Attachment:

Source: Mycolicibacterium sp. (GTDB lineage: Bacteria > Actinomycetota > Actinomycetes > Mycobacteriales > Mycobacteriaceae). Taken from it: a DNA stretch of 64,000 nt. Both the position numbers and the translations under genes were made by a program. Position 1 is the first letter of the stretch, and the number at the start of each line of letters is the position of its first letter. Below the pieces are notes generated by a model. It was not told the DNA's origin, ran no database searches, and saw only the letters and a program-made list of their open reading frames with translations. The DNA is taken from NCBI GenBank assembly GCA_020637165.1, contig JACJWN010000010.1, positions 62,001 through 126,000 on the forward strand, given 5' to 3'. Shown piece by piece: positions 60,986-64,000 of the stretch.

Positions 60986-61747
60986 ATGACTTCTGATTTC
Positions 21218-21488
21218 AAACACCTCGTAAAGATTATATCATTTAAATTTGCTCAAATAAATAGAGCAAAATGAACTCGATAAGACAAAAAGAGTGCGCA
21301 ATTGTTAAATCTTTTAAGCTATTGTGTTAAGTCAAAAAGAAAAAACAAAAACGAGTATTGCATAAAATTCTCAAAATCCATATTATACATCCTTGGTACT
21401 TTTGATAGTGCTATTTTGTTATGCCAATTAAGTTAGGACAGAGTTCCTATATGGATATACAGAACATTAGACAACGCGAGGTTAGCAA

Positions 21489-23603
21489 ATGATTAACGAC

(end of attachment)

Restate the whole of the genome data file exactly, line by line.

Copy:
Source: Mycolicibacterium sp. (GTDB lineage: Bacteria > Actinomycetota > Actinomycetes > Mycobacteriales > Mycobacteriaceae). Taken from it: a DNA stretch of 64,000 nt. Both the position numbers and the translations under genes were made by a program. Position 1 is the first letter of the stretch, and the number at the start of each line of letters is the position of its first letter. Below the pieces are notes generated by a model. It was not told the DNA's origin, ran no database searches, and saw only the letters and a program-made list of their open reading frames with translations. The DNA is taken from NCBI GenBank assembly GCA_020637165.1, contig JACJWN010000010.1, positions 62,001 through 126,000 on the forward strand, given 5' to 3'. Shown piece by piece: positions 60,986-64,000 of the stretch.

Positions 60986-61747
60986 ATGACTTCTGATTTC
Positions 21218-21488
21218 AAACACCTCGTAAAGATTATATCATTTAAATTTGCTCAAATAAATAGAGCAAAATGAACTCGATAAGACAAAAAGAGTGCGCA
21301 ATTGTTAAATCTTTTAAGCTATTGTGTTAAGTCAAAAAGAAAAAACAAAAACGAGTATTGCATAAAATTCTCAAAATCCATATTATACATCCTTGGTACT
21401 TTTGATAGTGCTATTTTGTTATGCCAATTAAGTTAGGACAGAGTTCCTATATGGATATACAGAACATTAGACAACGCGAGGTTAGCAA

Positions 21489-23603
21489 ATGATTAACGAC